Teachers told: gender ideology must not confuse students

Cardinal Vincent Nichols of Westminster has warned Catholic teachers not to let gender ideology confuse their students.

Nichols says children will find their “greatest joy” by accepting their biological sex rather than selecting a gender of their choice.

They are not “single, self-determining individuals,” Nichols told the teachers.

“At a time of great confusion about the rules of sexual behaviour, about exploitation and abuse in every part of society, some firm points of reference that are already built into our humanity at its best are of vital importance.”

He said Catholic moral teaching in areas of friendship, relationships, family life and human sexuality rested on the foundations of the church’s vision of common humanity rather than on individualism.

These foundations are important in today’s world, he added.

Nichols told the teachers their students need help to develop a sense of justice grounded in an “innate understanding of human nature and its dignity,” not ideology.

“The Christian faith, more than any other, takes the reality of sin seriously, not pretending that we live in a utopia or on a pathway of endless progress, but rather in a world marked by limitations and distortions.”

His comments followed a briefing paper by the Anscombe Bioethics Centre in response to Scottish proposals to reform the Gender Recognition Act 2004.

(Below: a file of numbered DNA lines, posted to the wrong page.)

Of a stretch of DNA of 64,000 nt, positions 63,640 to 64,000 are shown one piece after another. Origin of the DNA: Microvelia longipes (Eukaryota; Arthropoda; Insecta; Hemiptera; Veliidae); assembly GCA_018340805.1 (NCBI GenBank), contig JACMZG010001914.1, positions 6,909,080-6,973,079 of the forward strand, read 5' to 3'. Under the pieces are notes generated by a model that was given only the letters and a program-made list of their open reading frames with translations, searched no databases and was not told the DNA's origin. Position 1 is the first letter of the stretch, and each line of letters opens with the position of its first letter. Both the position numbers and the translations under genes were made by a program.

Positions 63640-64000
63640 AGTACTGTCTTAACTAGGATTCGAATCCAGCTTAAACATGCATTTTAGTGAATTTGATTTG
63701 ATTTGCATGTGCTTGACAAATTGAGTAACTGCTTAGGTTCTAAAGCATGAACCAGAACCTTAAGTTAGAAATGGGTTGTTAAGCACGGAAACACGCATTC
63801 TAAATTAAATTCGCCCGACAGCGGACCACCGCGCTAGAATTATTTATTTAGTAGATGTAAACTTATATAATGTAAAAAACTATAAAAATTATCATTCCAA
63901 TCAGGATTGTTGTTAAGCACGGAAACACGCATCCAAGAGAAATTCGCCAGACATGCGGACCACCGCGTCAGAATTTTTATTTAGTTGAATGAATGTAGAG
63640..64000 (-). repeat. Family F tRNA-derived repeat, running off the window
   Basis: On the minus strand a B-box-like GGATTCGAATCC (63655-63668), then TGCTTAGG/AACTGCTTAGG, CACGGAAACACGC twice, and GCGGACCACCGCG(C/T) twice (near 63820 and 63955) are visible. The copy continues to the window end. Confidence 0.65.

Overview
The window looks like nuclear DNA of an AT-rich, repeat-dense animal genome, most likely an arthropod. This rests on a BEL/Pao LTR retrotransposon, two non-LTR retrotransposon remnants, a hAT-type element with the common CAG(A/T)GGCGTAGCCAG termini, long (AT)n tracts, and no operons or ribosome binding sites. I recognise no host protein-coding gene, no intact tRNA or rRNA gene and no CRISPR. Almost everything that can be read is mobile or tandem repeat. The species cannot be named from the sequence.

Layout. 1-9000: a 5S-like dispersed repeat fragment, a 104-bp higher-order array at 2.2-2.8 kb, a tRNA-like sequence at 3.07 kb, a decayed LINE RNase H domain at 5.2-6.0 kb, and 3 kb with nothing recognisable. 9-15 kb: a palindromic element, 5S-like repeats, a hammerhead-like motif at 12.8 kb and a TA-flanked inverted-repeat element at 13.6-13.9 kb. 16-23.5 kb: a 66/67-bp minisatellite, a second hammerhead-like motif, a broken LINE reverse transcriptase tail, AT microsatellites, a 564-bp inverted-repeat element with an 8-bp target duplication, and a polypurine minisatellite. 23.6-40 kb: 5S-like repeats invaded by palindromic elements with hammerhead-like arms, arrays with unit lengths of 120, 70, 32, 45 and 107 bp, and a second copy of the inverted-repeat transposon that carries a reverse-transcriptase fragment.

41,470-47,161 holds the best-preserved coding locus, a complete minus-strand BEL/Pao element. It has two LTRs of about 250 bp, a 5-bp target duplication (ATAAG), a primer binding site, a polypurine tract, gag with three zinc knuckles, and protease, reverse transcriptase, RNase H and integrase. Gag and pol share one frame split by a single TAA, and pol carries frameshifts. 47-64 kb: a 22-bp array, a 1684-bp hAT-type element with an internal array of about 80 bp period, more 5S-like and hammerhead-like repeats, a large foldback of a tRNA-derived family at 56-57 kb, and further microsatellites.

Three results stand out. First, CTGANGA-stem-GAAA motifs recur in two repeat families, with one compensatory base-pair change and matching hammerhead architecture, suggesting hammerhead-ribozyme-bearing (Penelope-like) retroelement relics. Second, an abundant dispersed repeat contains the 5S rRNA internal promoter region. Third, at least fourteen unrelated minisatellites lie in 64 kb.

The Centre is an academic institute serving the Catholic Church in the UK and Ireland.

The reforms, which are likely to be copied later this year in England and Wales, will permit any person to change their gender by law simply by self-declaration.

If passed into law, the reforms would remove legal provisions involving assessments for “gender dysphoria” undertaken by doctors over a period of at least two years.

The proposals envisage the right of children to self-declare into a new gender at age 16 when they cease to be minors.

Younger children will also be able to change their gender without parental consent if they appeal to the courts.

The transgender advocacy group, TG Pals, said Nichols’s remarks were “not helpful” and “a religious bias should not have any impact on a transgender child’s needs”.

The Catholic Bishops’ Conference of England and Wales will consider its response to transgender issues next month.


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